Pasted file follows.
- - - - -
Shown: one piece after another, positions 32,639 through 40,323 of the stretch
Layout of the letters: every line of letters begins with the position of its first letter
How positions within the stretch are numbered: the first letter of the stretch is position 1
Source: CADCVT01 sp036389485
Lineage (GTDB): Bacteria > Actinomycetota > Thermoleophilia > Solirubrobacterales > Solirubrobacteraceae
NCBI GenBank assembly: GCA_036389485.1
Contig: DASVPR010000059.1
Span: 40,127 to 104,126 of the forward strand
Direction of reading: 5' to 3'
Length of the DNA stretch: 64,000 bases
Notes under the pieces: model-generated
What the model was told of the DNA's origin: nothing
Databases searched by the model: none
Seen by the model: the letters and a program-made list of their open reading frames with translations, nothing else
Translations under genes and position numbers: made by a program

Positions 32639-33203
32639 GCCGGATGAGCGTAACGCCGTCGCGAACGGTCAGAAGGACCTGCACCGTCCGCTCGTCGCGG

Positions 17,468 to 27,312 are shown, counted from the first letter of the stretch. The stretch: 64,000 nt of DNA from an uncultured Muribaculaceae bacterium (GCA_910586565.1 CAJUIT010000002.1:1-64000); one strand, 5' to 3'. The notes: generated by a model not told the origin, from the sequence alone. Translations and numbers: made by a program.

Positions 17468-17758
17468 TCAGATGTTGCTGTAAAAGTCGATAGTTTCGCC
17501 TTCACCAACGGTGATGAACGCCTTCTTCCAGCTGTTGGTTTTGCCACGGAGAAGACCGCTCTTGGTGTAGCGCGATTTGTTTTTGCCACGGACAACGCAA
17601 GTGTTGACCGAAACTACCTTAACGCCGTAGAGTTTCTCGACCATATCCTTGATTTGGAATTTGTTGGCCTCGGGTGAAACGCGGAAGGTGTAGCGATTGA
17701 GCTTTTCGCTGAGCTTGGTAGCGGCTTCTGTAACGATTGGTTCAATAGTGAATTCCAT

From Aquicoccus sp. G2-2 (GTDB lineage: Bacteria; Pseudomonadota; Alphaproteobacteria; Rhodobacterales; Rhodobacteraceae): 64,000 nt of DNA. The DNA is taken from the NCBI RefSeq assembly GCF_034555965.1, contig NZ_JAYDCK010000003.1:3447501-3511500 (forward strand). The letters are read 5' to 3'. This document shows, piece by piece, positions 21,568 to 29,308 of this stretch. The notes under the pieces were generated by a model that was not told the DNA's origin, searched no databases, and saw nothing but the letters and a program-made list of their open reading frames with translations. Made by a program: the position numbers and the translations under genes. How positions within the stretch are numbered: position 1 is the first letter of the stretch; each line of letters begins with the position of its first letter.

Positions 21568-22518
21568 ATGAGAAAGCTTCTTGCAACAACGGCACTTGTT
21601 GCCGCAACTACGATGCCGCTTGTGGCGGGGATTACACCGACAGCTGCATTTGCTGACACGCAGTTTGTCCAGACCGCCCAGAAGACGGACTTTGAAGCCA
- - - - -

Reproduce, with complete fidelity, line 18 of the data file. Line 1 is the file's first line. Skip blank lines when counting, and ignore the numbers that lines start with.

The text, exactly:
Positions 17,468 to 27,312 are shown, counted from the first letter of the stretch. The stretch: 64,000 nt of DNA from an uncultured Muribaculaceae bacterium (GCA_910586565.1 CAJUIT010000002.1:1-64000); one strand, 5' to 3'. The notes: generated by a model not told the origin, from the sequence alone. Translations and numbers: made by a program.